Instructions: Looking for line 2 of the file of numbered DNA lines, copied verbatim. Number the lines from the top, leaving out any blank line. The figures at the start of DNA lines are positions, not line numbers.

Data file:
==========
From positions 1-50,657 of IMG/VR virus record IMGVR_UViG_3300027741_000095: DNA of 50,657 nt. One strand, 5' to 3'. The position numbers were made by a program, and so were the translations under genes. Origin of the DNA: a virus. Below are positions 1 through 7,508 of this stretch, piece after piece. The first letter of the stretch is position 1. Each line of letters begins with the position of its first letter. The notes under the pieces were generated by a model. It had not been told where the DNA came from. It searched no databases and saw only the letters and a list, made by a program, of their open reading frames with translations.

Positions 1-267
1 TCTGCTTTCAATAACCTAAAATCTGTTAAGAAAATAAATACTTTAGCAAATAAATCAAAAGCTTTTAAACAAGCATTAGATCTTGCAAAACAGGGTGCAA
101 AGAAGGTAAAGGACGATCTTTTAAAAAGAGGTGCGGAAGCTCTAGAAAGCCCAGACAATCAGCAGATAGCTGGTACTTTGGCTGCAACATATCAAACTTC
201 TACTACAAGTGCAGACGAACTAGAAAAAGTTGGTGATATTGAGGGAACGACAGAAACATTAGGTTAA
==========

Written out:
Positions 1-267